Universities often seem to be plagued with this ongoing problem where fantastic sounding upper year classes listed in the calendar never get offered. I suspect this is because those classes were once given by various professors who have since moved on to other areas, begun teaching other classes, have other administrative duties that supersede their teaching duties from earlier in their career, or have retired.
This ended up being a problem for me near the end. I knew I would be needing entomology, but it was never offered while I was at UTSC. It was offered downtown, but I would have had to drop several other classes that I needed for my degree to take it. In the end, I never took it. One of the major components of these courses (I’ve been told) is making an insect collection. I decided a little while back to make a collection of my own to try to independently fill in this gap in my knowledge.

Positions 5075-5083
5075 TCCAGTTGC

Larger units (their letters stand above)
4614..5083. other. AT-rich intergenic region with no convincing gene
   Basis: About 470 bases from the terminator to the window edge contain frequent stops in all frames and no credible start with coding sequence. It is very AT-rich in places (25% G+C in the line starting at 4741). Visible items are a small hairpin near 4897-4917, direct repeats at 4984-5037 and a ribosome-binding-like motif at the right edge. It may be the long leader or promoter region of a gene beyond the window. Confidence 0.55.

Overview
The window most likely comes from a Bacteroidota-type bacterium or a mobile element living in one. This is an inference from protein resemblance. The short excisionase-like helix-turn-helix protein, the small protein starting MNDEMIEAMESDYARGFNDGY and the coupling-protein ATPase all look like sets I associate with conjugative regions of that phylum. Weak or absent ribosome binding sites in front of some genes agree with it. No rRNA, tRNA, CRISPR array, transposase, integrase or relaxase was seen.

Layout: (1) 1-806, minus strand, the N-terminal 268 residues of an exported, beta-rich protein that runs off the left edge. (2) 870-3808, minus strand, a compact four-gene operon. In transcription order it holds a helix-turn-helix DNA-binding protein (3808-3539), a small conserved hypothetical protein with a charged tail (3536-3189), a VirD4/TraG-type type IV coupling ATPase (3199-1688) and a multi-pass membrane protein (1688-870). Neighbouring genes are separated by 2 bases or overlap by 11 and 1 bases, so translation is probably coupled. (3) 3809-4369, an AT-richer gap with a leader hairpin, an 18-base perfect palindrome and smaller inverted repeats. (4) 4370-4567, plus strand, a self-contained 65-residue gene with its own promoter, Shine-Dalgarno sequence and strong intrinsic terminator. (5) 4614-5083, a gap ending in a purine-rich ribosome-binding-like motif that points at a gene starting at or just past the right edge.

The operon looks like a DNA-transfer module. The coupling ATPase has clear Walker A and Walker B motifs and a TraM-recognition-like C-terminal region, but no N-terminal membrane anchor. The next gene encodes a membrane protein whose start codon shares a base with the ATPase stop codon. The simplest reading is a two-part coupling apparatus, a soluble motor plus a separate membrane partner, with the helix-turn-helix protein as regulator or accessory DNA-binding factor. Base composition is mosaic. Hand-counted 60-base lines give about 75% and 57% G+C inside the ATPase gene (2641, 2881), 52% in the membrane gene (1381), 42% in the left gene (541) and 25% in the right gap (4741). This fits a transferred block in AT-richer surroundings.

So far I have (not my photographs):
Seven Spotted Lady Bug Beetle (or Ladybird Beetle), Coccinella septempunctata, Order: Coleoptera, Family: Coccinellidae
Honey Bee, Genus: Apis, Order: Hymenoptera, Family: Apinae
Common Black Ground Beetle, Pterostichus melanarius, Order: Coleoptera, Family: Carabidae
Common Yellow Dung Fly, Scathophaga stercoraria, Order: Diptera, Family: Scathophagidae
Orange-belted Bumblebee, Bombus ternarius, Order: Hymenoptera, Family: Apidae
I think the yellow dung fly is my favourite. Supposedly they’re most common in areas where you might find manure (so farmland), but I found that one in Burnaby Central Park which is a forest. Go figure.